Mental Health vs Mental Health Conditions
According to the World Health Organisation, mental health is “a state of well-being in which every individual realises his or her own potential, can cope with the normal stresses of life, can work productively and fruitfully, and is able to make a contribution to her or his community.” So, mental health is more about what is going well rather than what is not.

Mental health conditions such as depression, anxiety, stress, schizophrenia and bipolar disorder can vary in severity and can have a great impact on day-to-day living and health.

Mental health is a complex area and even if you are not suffering from a mental health condition it doesn’t necessarily mean your mental health is thriving. Understanding mental health and having the tools to achieve it will result in more fulfilling and productive lives for all.

If you feel that depression, anxiety, or other mental health conditions may affect you, there is support and effective treatments available and the earlier you seek help, the better.


You may be concerned about your mental health if you have felt a significant change in your thoughts or feelings, have been crying a lot, abusing illicit drugs or have been drinking too much. Or it may be a combination of several factors. These can be tell-tale signs that something is up and that you may need to seek information or support about your concerns. Some signs could be:

  1. Feeling anxious or worried — when the worry or anxiety is constant and interferes with your day-to-day living. Other symptoms of anxiety may include heart palpitations, shortness of breath, headache or restlessness.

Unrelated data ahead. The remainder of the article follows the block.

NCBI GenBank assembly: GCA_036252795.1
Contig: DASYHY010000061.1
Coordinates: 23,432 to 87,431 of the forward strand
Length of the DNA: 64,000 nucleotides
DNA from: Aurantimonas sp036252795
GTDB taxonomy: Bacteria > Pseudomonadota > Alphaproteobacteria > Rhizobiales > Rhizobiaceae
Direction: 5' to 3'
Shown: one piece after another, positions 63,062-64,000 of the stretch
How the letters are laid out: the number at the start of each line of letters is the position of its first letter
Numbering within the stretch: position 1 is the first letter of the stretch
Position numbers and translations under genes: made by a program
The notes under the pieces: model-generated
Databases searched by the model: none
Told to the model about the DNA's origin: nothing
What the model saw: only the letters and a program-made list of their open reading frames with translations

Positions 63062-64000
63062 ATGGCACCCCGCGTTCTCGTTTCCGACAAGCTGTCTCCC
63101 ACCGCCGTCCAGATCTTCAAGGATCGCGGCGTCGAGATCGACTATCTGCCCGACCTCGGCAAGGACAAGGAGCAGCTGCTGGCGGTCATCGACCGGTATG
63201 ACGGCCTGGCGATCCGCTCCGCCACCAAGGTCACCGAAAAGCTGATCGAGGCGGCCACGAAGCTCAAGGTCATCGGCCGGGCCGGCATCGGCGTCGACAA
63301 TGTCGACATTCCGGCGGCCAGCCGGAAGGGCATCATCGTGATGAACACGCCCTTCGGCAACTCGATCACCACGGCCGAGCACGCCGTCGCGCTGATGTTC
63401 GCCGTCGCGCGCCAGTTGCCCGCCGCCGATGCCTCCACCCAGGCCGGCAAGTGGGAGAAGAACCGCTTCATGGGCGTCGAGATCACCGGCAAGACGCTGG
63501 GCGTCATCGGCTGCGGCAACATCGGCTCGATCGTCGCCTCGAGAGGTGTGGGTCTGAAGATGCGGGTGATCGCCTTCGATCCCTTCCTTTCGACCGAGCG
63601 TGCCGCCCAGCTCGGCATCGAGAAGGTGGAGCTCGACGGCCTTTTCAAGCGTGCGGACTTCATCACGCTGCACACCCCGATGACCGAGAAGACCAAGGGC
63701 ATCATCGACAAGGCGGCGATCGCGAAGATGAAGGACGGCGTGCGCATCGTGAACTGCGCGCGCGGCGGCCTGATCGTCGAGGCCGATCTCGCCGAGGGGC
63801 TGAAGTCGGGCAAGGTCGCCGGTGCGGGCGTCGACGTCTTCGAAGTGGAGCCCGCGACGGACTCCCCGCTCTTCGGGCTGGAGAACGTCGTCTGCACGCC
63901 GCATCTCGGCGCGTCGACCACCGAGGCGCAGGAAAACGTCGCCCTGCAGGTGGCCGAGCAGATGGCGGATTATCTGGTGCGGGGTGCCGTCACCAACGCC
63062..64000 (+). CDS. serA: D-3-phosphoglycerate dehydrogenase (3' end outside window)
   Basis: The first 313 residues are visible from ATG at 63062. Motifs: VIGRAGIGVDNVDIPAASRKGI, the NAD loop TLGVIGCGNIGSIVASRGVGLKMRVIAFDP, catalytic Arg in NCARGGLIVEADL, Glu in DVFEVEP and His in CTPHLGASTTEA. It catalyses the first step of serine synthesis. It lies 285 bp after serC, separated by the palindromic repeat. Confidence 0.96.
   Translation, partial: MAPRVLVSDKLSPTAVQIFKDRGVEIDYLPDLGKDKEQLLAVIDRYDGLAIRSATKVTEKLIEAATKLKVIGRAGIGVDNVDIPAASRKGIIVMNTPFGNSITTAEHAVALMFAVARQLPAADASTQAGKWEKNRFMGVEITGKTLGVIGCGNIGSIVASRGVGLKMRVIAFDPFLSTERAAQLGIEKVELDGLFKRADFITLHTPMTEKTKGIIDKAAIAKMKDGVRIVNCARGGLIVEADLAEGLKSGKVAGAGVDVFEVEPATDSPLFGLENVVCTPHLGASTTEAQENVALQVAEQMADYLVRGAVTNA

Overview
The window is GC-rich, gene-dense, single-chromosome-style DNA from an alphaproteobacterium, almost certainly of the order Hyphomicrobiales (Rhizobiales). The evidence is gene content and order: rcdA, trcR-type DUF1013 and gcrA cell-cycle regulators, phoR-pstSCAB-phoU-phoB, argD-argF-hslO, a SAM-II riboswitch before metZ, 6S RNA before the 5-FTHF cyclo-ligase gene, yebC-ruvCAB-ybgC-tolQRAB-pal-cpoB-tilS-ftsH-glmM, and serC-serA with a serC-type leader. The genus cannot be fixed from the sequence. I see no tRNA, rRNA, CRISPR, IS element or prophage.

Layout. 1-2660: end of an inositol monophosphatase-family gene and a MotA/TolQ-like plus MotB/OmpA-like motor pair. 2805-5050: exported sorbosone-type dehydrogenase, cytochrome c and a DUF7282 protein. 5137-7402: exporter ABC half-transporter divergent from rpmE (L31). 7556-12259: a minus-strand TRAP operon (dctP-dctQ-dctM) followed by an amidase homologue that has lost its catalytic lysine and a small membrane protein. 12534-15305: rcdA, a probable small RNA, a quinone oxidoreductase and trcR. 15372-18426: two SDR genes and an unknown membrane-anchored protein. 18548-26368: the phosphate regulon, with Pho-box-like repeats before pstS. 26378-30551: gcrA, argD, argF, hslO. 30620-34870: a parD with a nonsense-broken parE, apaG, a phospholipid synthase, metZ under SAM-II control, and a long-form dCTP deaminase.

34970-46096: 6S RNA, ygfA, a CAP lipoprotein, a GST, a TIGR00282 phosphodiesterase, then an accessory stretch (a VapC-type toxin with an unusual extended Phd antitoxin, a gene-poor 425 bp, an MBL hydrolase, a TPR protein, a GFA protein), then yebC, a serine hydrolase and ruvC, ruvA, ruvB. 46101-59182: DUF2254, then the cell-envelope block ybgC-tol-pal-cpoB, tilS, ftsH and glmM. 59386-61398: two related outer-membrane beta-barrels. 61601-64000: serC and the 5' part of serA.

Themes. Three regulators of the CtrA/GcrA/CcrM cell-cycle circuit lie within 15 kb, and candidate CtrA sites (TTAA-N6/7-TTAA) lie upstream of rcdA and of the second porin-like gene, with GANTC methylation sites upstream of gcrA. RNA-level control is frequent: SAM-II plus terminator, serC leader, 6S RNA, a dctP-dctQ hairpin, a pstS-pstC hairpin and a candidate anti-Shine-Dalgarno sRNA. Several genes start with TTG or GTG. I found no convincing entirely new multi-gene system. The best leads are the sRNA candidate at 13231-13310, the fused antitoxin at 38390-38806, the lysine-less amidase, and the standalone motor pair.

2. Feeling depressed or unhappy — when you have been feeling sad or irritable for a long period, lacking in motivation or have trouble stopping yourself from crying.
  3. Dramatic mood changes — when you have experienced sudden and dramatic changes in mood, such as extreme anger or distress.
  4. Sleep problems — sleeping too much or too little could indicate anxiety, substance abuse, depression, or a sleeping disorder.
  5. Weight or appetite — fluctuating or rapid changes in weight and dramatic changes to appetite can be a sign of a mental condition.
  6. Substance abuse — if you are using alcohol or drugs to cope, this can be a sign of mental health issues and can contribute to the severity of the issue.

What kind of treatments are there?

If you are concerned about your mental health, you may need to get help. Psychiatrists, psychologists and counsellors are trained to help you with your mental health. They can give you advice on possible treatments, including therapies and lifestyle changes that can help with recovery. In some circumstances, medication may be required. Just by seeking help, this can go a long way to recovery.

Research shows that good mental health has a significant impact on our physical health. There are steps we can all take to improve our mental wellbeing:

  1. Be active — find an activity you enjoy and incorporate it into your life.
  2. Keep learning — learning a new skill can give you a sense of achievement and improve your confidence.
  3. Be giving — even the smallest acts of kindness can improve your mental health.
  4. Be aware — take notice of the present moment – it can positively change the way your feel about yourself and your surroundings.
  5. Stay connected with family, friends, neighbours and colleagues — take the time to develop these relationships.